Small World (part 2)

Here at the beginning of February it seems that Dallas is experiencing a dose of springtime weather — at least until the next arctic front blasts its way down the Great Plains pike.

In celebration of the event, a few backyard plants are actually putting out new growth and providing some nectar for bees and butterflies, which are showing up in greater numbers each day.

Bees knees

Bees knees

Aside from buzzing around in dangerous proximity to my beer glass, today’s backyard bees seemed to particularly enjoy the immature fruits of the Grape Mahonia (Mahonia aquifolium) growing next to our toolshed.

More knees, same bee

Same bee, more knees

After crouching over the tripod-mounted macro setup to capture some bees knees action, I happened to notice a stick-like woody plant growing straight up out of the ground nearby – already taller than the six-foot top of my head, and I’d never even noticed it before. The fuzzy little balls sprouting from it reminded me of pussywillow, but Anne seems convinced it’s an offshoot (or offspring) of the Chinaberry tree on the other side of the shed.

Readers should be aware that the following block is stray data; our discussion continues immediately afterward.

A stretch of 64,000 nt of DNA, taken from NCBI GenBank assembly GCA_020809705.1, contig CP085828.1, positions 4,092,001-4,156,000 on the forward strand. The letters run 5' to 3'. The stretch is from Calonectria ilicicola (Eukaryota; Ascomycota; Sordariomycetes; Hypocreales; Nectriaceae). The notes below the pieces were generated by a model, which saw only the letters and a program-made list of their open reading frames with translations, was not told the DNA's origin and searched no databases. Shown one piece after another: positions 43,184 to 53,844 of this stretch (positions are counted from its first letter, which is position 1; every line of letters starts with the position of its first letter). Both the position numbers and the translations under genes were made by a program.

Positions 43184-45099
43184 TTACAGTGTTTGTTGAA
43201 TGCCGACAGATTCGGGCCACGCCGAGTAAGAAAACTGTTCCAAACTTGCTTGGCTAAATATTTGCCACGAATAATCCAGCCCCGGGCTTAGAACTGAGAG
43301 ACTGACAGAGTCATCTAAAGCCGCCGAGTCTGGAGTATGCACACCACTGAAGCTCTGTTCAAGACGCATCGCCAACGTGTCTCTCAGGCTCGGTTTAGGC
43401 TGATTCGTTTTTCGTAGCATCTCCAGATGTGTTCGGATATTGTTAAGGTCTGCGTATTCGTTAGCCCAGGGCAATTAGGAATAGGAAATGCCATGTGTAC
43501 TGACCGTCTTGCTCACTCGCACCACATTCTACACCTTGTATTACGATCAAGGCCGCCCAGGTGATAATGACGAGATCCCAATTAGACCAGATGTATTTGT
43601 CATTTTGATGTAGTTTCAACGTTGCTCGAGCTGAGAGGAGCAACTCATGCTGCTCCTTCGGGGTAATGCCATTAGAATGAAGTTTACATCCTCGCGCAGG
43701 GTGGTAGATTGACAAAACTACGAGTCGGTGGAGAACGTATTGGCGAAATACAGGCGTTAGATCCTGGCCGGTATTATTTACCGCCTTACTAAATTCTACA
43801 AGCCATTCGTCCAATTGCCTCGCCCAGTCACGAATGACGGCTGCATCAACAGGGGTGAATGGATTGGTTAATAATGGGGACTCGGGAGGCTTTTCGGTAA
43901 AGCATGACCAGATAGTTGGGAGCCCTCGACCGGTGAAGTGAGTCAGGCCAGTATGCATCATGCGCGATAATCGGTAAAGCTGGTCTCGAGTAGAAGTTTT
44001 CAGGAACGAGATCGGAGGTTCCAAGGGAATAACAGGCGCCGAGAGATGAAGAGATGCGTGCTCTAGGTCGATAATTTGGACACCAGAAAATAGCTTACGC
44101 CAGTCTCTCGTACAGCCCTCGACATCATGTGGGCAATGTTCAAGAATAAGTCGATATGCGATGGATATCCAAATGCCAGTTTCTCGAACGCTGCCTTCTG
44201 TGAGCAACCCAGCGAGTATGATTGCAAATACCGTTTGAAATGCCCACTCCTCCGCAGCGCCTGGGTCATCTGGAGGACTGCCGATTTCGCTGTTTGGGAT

Tall woody plant near the shed

Tall woody plant near the shed

Whatever it is, it’s quite fascinating in form and appears likely to continue growing at a merry pace, as long as we refrain from chopping it down. We’ll see if it plays nice with the rest of our wild garden plantings.

Chinaberry's smile?

Chinaberry’s smile?

There are still plenty of leftover dead things from winter’s several icy blasts, though I’m not certain if the pequin pepper plant is dead or just keeping a low, death-like profile. Its fruits are certainly colorful enough – I’m surprised the birds have not stripped them — perhaps they favor the conveniently placed (and dearly bought) seed varieties we put out for them in hanging feeders, safe from the depredations of our bird-unfriendly cat, Tugboat.

Dimpled

Dimpled

Jewel in the scepter

Jewel in the scepter

Not sure what the groundhog saw, but according to the 7-day forecast we are in for nothing but a continuation of these balmy mid-winter temps — boding ill for the proliferation of pesky insects, but well for continued photo expeditions into the backyard — and beyond.

Angles and edges

Angles and edges

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6 thoughts on “Small World (part 2)

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